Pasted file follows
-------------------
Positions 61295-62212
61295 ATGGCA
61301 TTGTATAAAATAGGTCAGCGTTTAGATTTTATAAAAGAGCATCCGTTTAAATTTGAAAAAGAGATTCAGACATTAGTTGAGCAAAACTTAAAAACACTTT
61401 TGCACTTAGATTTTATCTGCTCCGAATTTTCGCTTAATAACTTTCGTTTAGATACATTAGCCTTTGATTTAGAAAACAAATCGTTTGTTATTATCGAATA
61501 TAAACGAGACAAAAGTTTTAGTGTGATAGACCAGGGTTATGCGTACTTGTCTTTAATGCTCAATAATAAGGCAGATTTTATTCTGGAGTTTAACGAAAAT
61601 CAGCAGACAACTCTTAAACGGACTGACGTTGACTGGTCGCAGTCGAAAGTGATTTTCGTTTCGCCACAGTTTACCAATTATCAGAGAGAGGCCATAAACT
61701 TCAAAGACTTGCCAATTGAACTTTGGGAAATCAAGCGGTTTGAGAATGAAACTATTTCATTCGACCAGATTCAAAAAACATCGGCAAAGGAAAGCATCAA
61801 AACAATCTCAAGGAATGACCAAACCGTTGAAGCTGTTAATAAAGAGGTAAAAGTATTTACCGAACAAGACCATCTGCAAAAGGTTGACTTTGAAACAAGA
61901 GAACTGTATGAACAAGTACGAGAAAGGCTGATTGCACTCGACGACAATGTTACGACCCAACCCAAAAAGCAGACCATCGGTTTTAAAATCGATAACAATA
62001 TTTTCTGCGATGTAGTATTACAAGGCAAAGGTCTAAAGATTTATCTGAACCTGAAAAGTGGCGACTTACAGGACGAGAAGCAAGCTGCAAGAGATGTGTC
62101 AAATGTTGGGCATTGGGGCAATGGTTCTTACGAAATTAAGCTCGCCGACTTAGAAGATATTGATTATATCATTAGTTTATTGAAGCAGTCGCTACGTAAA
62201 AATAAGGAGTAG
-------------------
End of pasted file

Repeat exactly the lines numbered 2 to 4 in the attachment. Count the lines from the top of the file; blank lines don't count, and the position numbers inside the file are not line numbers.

61295 ATGGCA
61301 TTGTATAAAATAGGTCAGCGTTTAGATTTTATAAAAGAGCATCCGTTTAAATTTGAAAAAGAGATTCAGACATTAGTTGAGCAAAACTTAAAAACACTTT
61401 TGCACTTAGATTTTATCTGCTCCGAATTTTCGCTTAATAACTTTCGTTTAGATACATTAGCCTTTGATTTAGAAAACAAATCGTTTGTTATTATCGAATA